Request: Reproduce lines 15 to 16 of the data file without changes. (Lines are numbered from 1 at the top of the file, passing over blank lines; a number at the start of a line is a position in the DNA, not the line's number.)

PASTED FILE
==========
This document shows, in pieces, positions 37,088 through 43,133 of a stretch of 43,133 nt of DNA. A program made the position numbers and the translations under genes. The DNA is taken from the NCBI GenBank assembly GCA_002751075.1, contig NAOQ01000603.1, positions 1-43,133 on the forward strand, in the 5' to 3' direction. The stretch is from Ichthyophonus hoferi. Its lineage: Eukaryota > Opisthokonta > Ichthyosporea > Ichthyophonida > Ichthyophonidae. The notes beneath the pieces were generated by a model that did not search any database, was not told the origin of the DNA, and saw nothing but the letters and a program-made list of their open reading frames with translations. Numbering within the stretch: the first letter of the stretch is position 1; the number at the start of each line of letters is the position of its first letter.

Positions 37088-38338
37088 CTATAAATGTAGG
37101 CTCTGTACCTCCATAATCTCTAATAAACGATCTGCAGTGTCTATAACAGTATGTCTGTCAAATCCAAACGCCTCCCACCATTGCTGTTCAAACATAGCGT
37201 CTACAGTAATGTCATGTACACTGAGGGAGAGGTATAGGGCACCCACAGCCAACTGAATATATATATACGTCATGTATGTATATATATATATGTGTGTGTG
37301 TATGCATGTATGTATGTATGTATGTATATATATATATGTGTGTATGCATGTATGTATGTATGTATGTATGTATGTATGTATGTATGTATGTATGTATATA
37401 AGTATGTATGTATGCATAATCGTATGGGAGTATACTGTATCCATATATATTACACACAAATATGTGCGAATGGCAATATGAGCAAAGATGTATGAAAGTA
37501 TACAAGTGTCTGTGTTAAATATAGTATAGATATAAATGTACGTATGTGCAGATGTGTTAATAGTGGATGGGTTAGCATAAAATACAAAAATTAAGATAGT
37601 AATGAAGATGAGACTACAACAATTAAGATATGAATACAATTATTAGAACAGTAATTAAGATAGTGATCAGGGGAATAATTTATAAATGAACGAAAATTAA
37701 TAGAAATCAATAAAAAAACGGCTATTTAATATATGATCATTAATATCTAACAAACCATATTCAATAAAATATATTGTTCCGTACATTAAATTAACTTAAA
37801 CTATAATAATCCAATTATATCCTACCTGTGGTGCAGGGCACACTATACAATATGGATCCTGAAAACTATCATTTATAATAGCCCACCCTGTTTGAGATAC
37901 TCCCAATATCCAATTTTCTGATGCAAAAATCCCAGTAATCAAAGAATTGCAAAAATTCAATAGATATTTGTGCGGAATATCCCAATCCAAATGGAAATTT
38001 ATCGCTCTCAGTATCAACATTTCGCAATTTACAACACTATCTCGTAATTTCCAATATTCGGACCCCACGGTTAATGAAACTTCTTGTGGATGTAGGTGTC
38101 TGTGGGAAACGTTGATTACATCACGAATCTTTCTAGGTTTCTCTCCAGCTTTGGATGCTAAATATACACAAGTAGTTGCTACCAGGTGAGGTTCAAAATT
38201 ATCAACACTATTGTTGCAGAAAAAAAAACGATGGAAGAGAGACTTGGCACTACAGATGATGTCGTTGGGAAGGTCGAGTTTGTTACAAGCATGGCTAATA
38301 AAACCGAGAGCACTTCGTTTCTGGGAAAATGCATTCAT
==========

38201 ATCAACACTATTGTTGCAGAAAAAAAAACGATGGAAGAGAGACTTGGCACTACAGATGATGTCGTTGGGAAGGTCGAGTTTGTTACAAGCATGGCTAATA
38301 AAACCGAGAGCACTTCGTTTCTGGGAAAATGCATTCAT